Together We Can!


It’s never too early to start preparing for the rest of your life and the Ontario Black Youth Action Plan Together We Can Mentorship Program focuses on just that. Over the course of two days on August 29th and 30th, 2018, students came together to celebrate the end of the successful first year of the program.

When John Elliott first approached Joi Hurst to join forces and create something that would truly benefit the children in the community, no one expected that an extended family would soon be created.

Funded under the Ontario Black Youth Action Plan, children in the program learn valuable life lessons through mentorship programs, like how to prepare their futures through the summer youth employment workshops.

The program instills confidence in the youth and informs them on what they can achieve. It “provides them the etiquette they need to apply for jobs,” said Joy Hurst, Director of the program. “We let them know that we care about them, we give them the skills they need, and even after this, they are coming back for job placements.”

The employment workshop had mock interviews, team building, resume building and skill and strength finders to help the students figure out what they enjoy. Many of these students never had the opportunity to dive into their strengths before and the program gave them the opportunity to showcase what they are good at. The students then have the opportunity to put the skills they learn in the workshops to the test through work placements. These opportunities give the youth a first-hand glance into the world of employment and a great chance to prepare them for their futures. Placements included working for the Windsor Express, the STAG and Deans Legal Services.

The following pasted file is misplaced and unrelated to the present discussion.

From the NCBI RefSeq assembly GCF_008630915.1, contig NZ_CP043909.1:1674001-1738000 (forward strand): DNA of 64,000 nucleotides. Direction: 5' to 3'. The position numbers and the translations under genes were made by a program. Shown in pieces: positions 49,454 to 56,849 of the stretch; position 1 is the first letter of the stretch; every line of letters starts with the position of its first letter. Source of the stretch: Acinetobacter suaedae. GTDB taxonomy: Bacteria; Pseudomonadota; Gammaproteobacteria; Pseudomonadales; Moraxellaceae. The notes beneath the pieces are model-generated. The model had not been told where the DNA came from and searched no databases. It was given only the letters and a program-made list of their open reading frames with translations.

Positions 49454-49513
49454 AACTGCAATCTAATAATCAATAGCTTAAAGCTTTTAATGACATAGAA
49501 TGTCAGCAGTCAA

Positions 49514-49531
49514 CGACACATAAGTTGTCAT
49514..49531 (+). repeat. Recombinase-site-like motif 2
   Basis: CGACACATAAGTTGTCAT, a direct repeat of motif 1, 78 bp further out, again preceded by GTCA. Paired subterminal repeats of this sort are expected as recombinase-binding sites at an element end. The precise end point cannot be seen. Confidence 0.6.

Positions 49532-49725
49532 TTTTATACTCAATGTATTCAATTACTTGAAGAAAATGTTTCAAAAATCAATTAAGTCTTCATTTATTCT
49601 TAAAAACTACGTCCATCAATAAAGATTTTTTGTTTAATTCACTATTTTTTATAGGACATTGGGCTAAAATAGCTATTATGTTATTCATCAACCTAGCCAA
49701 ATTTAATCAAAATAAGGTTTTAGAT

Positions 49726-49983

Part of the program also included fostering a close relationship with the Windsor Police Services. The Windsor Police come in twice a week to teach them about real life situations. They interacted with the youth, playing with them and taking them on field trips. This allowed youth in the area to interact with the police on another level and gives them a deeper view into what they really do. Counselor John Elliott could see the difference that the interaction with the police made, “After getting to know the officers [the kids now think] maybe I can become a police officer. It relates more to them.”

The bond between the kids and program leaders was almost palpable during their closing celebration, that included dinner and certificates for their achievements. They had around 25 students for both age groups and good news travels fast as youth who were not able to participate in this year’s program are already eager to join next year.



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